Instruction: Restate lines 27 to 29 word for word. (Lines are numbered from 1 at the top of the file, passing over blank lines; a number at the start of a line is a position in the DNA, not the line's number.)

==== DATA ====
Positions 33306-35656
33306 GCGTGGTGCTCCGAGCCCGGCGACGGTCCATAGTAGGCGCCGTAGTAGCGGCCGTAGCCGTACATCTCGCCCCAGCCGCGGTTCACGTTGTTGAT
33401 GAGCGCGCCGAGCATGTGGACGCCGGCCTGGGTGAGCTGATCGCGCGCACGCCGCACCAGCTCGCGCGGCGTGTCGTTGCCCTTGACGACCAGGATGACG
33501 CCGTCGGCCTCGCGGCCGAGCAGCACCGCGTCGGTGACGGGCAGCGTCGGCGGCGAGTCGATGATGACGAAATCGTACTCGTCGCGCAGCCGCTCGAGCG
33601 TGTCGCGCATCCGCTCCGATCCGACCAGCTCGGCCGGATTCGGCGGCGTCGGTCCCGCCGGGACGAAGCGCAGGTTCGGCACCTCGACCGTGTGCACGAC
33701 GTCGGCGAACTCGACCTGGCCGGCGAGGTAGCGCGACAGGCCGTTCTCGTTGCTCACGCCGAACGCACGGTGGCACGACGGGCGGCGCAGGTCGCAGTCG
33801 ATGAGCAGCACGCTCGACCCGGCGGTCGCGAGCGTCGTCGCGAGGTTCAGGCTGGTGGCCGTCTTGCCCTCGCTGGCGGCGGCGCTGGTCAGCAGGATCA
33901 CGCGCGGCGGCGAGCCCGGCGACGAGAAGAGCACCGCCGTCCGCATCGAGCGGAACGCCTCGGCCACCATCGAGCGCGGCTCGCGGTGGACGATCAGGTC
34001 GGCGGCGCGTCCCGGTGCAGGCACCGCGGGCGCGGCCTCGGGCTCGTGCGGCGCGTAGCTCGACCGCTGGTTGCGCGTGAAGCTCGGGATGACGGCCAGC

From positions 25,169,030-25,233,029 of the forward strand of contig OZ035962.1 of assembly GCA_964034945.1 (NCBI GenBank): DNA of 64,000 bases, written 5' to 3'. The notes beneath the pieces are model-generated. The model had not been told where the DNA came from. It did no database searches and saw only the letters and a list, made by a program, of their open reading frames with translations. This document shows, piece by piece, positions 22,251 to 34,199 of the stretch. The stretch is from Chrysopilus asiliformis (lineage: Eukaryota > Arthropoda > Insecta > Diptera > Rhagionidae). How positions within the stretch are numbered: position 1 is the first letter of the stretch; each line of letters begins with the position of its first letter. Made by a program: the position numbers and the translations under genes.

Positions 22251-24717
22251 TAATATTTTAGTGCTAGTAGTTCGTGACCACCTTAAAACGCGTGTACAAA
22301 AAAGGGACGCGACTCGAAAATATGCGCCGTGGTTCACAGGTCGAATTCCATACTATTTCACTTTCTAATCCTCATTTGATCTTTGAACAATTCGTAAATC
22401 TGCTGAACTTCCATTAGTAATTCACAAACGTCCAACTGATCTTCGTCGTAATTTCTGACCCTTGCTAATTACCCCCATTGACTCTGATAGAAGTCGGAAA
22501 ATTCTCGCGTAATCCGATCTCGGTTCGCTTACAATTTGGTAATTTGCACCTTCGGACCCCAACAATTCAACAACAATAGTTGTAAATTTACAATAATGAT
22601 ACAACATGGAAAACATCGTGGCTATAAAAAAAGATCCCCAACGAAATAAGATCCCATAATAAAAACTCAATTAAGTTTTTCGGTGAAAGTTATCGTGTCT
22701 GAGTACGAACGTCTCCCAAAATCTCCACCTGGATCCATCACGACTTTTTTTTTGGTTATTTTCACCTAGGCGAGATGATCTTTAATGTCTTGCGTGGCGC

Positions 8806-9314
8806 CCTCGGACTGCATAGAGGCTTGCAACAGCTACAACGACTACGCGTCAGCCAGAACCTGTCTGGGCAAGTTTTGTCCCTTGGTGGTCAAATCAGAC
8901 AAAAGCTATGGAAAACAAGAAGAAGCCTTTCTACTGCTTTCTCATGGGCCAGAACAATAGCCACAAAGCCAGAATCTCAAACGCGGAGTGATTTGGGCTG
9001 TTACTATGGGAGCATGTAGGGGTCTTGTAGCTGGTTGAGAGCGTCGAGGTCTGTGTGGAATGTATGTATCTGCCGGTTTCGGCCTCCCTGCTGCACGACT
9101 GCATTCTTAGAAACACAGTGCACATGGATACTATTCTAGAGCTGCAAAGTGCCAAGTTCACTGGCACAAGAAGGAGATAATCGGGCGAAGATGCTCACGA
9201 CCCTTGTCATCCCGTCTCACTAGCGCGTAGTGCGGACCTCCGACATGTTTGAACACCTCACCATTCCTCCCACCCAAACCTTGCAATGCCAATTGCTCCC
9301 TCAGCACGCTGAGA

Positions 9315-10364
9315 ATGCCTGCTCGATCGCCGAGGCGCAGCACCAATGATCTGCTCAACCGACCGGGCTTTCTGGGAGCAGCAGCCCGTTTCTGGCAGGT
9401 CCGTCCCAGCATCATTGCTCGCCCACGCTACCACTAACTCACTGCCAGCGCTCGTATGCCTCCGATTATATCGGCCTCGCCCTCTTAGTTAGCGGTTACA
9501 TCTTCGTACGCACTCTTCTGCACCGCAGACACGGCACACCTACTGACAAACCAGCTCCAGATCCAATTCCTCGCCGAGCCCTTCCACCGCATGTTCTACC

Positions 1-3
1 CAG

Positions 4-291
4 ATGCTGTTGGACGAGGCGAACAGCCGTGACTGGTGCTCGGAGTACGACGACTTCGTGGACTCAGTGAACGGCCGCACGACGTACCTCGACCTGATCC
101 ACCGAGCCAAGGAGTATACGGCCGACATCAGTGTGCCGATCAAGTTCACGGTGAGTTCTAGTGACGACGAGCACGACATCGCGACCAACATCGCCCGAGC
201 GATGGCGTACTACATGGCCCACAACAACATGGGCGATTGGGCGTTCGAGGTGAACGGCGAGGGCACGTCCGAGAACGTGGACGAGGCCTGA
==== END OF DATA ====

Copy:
9401 CCGTCCCAGCATCATTGCTCGCCCACGCTACCACTAACTCACTGCCAGCGCTCGTATGCCTCCGATTATATCGGCCTCGCCCTCTTAGTTAGCGGTTACA
9501 TCTTCGTACGCACTCTTCTGCACCGCAGACACGGCACACCTACTGACAAACCAGCTCCAGATCCAATTCCTCGCCGAGCCCTTCCACCGCATGTTCTACC

Positions 1-3